End of the road for small shops

THE trend towards mega shopping centres during the past five years has meant that tenants are vacating many smaller centres in Perth suburbs leaving in their wake derelict, empty shopping centres.

It follows a similar trend in the US where small community shopping strips have been disappearing.

According to Geoff Baldwin Team managing director Geoff Baldwin the situation has reached a point where it is necessary for political intervention.

Within 10 years Mr Baldwin believes the small suburban shopping centre will be largely extinct.

Mr Baldwin believes both major political parties should put forward plans on how to stop the decay of smaller shopping centres in the election campaign. A coordinated State Government and local Government plan should be put in place to allow for the rezoning of the shopping centre sites. The Government could provide an incentive to strata title owners to do something different with the property.

“These smaller shopping centres are becoming eyesores and centres for antisocial activity in our communities. The vacant shops are becoming a focal point for graffiti, binge drinking and drug abuse and vandalism,” Mr Baldwin said.

“In the northern suburbs, for example, the massive development of the Whitfords Shopping Centre, Joondalup City and Currumbine has resulted in a number of smaller shopping centres becoming virtually redundant.

“These smaller shopping centres include Kallaroo, the original Beldon Shops, Connolly and Heathridge to highlight just a few.

“These smaller shopping centres have played an important community role in previous years. In contrast, today they are becoming a focus of crime.”

Mr Baldwin believes that the smaller shopping centres are strategically located in the heart of the suburb so any deterioration has a ripple effect on the whole suburb.

“People are proud of their local community and these older shopping centres are becoming an embarrassment and visual eyesore,” he said.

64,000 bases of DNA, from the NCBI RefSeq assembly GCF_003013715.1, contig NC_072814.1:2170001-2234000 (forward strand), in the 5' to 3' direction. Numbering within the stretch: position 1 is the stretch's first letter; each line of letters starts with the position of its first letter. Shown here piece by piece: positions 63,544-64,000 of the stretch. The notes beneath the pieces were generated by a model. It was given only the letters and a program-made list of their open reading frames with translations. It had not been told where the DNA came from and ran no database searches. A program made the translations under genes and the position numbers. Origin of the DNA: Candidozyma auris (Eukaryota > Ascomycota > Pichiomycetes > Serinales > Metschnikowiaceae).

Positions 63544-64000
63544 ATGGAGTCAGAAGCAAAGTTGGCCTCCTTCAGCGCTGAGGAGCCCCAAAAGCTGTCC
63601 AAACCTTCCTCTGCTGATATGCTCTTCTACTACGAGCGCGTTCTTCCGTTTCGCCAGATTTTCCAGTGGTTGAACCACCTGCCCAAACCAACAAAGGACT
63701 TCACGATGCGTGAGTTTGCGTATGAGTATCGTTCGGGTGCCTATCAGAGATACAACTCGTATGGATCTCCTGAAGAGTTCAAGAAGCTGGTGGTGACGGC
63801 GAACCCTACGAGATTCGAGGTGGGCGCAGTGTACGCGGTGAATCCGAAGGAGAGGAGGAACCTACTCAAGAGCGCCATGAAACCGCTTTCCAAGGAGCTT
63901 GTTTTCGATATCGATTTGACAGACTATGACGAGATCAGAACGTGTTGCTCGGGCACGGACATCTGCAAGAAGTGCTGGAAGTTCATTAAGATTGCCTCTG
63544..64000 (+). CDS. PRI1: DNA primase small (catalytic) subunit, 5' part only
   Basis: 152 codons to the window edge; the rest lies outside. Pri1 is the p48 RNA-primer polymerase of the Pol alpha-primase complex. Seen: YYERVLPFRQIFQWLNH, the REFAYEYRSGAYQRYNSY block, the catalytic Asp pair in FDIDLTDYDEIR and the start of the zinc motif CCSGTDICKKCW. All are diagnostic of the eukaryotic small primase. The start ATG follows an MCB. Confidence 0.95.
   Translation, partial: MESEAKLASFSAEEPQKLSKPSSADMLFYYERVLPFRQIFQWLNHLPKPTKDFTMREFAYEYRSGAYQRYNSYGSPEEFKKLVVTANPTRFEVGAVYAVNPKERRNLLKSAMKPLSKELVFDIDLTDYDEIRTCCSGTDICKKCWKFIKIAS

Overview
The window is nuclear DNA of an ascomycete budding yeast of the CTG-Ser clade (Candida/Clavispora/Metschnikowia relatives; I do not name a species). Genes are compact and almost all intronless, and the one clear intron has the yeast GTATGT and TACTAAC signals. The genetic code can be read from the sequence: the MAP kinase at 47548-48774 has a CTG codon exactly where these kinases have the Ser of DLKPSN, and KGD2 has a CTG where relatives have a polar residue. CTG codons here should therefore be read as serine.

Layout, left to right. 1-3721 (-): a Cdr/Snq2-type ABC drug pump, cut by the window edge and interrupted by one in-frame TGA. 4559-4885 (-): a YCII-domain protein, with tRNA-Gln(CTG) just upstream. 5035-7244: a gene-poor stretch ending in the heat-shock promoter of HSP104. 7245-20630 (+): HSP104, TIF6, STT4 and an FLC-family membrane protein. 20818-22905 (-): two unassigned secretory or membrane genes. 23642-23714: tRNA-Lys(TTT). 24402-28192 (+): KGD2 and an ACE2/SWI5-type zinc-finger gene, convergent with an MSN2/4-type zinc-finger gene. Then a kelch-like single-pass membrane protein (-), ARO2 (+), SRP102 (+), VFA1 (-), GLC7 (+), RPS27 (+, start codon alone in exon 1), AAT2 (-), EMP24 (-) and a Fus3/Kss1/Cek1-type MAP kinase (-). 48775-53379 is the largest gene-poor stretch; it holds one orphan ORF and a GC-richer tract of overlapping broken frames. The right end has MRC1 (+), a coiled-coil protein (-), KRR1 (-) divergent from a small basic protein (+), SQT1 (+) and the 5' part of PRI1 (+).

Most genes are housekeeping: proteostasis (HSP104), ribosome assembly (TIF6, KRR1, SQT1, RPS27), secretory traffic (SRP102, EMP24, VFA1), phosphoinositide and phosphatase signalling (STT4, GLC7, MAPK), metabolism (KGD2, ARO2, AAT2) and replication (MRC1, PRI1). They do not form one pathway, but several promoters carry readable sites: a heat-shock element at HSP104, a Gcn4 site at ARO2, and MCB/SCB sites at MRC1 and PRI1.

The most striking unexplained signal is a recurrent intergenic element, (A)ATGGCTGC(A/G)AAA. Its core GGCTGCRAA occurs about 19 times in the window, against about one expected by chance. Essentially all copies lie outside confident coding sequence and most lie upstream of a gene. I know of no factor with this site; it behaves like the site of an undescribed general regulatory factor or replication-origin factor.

“The local community needs to be consulted about how these shopping centres can be re-developed for alternative uses by the community.”

Mr Baldwin said one solution could be to reduce the size of these centres to two or three shops and to redevelop the land for residential or retirement accommodation.

Naturally, the financial investment of the current owners of these shops would need to be considered carefully,” Mr Baldwin said.

Property Council of Australia WA chief executive Joe Lenzo said the Government should keep out of propping up small centres by restricting the growth of the larger shopping centres.

“I think it’s a joke, it’s not a function of Government to prop up dying businesses.

You can’t prop up something like that,” he said.

“What we are saying is that in the end the customer and the market place has to determine what facilities we provide for the customer.”

Mr Lenzo said the problem was often self inflicted because the shopping centre failed to keep up with the times and the changing demographics in the area.

For some shopping centres the traditional newsagent, butcher and bakery may not be the answer anymore, he said.

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